Volume of a spherical segment

I have a problem in a math book that says "Use Cavalieri's Principle to find the volume of a spherical segment of one base and thickness h if the radius of the sphere is r."

I believe it looks like this:
http://img395.imageshack.us/img395/2826/sphere1.jpg [Broken]

how do i solve it?
 
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HallsofIvy

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"Cavalieri's principle" says "If, in two solids of equal altitude, the sections made by planes parallel to and at the same distance from their respective bases are always equal, then the volumes of the two solids are equal ".

In order to use that you would have to find some other solid, whose volume is easy to get, having the same altitude, h, and sections of the same area. I don't see any simple way to do that.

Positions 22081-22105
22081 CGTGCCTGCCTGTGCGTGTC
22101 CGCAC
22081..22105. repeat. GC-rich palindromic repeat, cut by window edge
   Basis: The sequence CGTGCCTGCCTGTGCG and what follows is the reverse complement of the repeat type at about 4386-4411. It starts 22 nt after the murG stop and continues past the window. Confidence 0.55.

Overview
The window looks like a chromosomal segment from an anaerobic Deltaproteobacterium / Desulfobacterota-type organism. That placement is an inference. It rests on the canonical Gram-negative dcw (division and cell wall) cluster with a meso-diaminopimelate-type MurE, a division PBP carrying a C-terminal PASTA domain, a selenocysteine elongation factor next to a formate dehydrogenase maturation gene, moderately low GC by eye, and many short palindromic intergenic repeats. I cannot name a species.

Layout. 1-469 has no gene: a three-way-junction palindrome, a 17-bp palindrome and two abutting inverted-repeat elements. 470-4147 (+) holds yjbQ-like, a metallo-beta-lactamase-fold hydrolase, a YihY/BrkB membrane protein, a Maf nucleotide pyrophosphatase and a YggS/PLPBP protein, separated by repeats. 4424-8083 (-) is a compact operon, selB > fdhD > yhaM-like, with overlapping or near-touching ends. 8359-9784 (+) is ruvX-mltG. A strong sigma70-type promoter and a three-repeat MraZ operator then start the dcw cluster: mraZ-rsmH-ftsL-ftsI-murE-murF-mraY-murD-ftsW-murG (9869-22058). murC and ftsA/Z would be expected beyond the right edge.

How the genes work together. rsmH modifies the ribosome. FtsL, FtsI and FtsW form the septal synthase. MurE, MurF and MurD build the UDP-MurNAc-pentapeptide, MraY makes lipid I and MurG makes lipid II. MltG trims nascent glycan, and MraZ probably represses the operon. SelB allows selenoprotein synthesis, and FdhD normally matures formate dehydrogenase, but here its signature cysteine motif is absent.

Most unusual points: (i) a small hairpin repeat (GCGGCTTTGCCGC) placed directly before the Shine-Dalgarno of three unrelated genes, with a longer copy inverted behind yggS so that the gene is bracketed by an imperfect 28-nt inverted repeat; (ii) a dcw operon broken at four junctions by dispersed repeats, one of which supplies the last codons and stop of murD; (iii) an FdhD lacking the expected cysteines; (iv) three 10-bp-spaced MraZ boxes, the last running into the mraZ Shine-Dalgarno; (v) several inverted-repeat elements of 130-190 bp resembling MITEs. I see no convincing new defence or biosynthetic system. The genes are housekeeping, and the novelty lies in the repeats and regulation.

You could, of course, find the area by dividing the segment into disks of thickness dx. The radius of each disk can be found by looking at the right triangle formed by a radius of the disk, a radius of the sphere, and the vertical line through the centers of the disks.
 
the best i can do so far is to think of a cone with base radius (r-h) and height (h), where the inverse of such cone should be the volume of the spherical segment. but that is incorrect.

however, i am pretty sure that this is the right track.
 

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